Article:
Negative 1Q GDP Growth: What This Means for Recession Risk
In this article we review:
- 1Q 2022 gross domestic product (GDP) growth, the first quarter of net economic contraction since the spring of 2020
- How this could impact the risk of recession during the year ahead
- The impact of inventory drawdown and trade imbalance on 1Q economic growth
- Why, despite the negative report, underlying demand may infer a strong recovery back to positive economic growth in 2Q 2022
The U.S. economy experienced negative growth in 1Q 2022 as GDP declined at an annualized rate of -1.4%, representing the first quarter of economic contraction since the COVID-19-induced collapse of 2Q 2020. According to the advanced estimate from the U.S. Bureau of Economic Analysis, GDP growth contracted despite strong demand within both the consumer and business sectors of the economy. Amid this unexpected report, we believe investors should consider the following:
While odds of a recession this year have now increased, we believe such an outcome is still likely to be avoided. Being that the official definition of recession is two consecutive quarters of negative economic growth, investors must come to terms with the fact of this criterion having now been halfway met. That said, the internal components of this 1Q GDP report also in our judgment infer a lower probability of negative growth in 2Q 2022.
Two supply-oriented components — inventories and the trade deficit — accounted for more than the entire quarter’s GDP contraction. Following a strong build in 2H2021, inventories were worked down considerably in 1Q accounting, creating a negative annualized contribution of -0.84%. In addition, a $192 billion increase in the gap between imports purchased and exports sold negatively affected annualized growth by -3.2%. Together, these two supply-oriented factors amounted for more than the overall net GDP decline.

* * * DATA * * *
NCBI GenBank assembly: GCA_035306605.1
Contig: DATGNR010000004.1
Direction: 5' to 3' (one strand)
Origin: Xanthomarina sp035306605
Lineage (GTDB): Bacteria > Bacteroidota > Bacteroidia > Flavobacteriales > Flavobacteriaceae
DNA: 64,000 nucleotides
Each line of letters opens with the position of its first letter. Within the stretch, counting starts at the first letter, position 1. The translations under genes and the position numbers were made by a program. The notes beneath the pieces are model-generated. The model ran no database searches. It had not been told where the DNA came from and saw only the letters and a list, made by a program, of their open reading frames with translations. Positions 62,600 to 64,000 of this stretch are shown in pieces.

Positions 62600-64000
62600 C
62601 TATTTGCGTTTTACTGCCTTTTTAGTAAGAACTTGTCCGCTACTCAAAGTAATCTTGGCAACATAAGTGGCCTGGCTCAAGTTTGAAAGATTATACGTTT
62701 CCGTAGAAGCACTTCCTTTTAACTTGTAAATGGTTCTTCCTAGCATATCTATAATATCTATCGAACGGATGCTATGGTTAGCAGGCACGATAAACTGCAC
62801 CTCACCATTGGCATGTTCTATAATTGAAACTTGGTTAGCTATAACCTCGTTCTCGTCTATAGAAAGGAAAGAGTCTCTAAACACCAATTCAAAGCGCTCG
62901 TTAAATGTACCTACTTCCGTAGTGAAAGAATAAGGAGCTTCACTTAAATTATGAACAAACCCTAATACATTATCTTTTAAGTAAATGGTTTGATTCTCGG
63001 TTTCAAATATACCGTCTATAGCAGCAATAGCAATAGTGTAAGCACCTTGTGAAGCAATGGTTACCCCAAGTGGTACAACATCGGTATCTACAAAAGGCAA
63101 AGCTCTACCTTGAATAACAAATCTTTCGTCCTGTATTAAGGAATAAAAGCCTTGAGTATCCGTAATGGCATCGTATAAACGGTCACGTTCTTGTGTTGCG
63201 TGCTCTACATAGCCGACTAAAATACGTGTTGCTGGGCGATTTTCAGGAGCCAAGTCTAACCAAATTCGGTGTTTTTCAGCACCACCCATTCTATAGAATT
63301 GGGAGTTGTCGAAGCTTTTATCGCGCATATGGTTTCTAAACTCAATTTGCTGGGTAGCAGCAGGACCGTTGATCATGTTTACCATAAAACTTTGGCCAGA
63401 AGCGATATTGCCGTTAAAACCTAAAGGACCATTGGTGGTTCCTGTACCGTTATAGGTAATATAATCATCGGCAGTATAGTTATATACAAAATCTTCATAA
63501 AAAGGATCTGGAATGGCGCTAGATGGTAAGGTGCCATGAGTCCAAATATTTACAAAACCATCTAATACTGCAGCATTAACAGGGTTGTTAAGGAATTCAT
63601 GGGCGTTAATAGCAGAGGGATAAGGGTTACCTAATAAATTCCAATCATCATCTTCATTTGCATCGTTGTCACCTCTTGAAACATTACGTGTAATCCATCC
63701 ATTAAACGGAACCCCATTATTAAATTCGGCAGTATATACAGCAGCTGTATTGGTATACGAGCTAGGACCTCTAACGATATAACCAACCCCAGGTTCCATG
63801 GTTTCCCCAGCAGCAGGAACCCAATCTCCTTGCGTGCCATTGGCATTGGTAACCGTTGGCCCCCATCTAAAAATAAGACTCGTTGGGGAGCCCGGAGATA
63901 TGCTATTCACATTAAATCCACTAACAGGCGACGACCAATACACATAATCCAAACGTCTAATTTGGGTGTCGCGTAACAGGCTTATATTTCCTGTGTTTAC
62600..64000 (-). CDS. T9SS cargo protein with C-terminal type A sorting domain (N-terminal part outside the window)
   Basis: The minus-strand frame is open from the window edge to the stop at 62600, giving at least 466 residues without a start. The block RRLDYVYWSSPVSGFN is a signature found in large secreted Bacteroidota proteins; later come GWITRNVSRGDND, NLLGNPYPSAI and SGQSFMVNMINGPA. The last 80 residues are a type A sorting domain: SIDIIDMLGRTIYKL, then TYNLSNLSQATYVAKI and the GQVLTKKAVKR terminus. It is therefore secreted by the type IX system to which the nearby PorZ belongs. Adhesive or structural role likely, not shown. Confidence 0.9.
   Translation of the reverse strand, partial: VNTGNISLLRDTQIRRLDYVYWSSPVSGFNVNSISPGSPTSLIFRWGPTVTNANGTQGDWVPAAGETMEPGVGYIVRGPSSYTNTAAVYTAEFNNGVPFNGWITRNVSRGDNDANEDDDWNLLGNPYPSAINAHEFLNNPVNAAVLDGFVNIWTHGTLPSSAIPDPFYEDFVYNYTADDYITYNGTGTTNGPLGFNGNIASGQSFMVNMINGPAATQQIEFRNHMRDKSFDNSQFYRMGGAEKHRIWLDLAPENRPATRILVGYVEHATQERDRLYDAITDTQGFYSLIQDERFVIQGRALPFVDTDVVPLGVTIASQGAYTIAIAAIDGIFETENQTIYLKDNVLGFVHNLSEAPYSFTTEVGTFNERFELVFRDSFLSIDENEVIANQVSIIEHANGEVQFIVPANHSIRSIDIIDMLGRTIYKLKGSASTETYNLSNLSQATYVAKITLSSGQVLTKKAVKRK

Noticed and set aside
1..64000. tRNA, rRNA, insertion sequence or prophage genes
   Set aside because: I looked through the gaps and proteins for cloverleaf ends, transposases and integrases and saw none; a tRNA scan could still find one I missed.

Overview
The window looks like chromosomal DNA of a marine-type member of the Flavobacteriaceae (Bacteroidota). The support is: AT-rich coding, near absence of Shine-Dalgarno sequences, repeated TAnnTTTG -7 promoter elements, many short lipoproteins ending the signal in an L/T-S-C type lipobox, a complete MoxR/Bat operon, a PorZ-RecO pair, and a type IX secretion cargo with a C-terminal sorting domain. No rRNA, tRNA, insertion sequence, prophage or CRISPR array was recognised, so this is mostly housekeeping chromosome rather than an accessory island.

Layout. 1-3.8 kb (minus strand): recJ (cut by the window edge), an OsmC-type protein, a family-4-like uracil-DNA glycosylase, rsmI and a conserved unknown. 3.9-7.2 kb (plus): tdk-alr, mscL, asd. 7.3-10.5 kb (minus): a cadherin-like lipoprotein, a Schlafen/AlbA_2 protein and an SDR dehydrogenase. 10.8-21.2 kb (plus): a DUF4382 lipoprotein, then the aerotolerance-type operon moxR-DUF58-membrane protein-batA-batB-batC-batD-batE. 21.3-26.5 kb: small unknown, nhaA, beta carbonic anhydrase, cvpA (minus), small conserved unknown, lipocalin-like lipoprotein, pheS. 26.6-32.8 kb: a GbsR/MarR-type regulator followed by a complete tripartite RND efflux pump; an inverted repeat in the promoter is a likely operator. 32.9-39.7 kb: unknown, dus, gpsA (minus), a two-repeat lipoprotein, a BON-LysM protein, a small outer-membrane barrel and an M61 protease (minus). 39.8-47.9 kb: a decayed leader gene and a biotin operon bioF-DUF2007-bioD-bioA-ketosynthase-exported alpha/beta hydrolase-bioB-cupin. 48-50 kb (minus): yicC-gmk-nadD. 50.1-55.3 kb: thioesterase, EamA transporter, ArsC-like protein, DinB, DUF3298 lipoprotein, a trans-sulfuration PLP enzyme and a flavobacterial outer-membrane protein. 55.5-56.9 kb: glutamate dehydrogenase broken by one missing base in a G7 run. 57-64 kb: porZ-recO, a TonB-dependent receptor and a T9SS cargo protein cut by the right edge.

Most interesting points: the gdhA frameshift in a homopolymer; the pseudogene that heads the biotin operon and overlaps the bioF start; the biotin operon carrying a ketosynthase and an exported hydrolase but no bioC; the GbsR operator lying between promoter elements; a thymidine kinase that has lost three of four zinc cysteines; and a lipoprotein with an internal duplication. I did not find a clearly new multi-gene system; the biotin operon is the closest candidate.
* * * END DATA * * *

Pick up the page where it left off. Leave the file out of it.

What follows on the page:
Consumer and business demand were strong for the quarter. Consumer spending actually exceeded most expectations at an inflation-adjusted annualized rate of 2.7%, as did business spending reflected by gross domestic private investment growth of 2.3%. When taking out the inventory work down, these two demand-oriented components grew by an annualized rate of 3.7%, which was above their 4Q 2021 combined pace of 2.6%.
In our opinion, there is a strong probability inventories and the trade imbalance could reverse direction in the quarter ahead. Given the momentum in consumer and business demand, it is quite likely inventory purchases will rise in the months ahead. Furthermore, the wide disparity in the import-export gap could also decline meaningfully, as much of this past quarter’s variance was due to delayed overseas shipments finally coming to U.S. ports as global supply chains eased, potentially creating a short-term distortion in the amount of imported goods coming to shore.
Wild cards for 2Q GDP growth include inflation, interest rates, and the war in Ukraine. Admittedly, these variables could play a major role in impacting the continuation of 1Q demand momentum now necessary to avoid the recession status of another negative growth quarter.
In summary, while recession risk has increased, a strong probability remains for increasing consumer and business demand in the months ahead as COVID-19 transitions from pandemic to endemic status. Under such a scenario, the odds would likely favor positive economic growth in 2Q, perhaps in the 3% range or even higher, thus helping the economy to avert recession in the year ahead.
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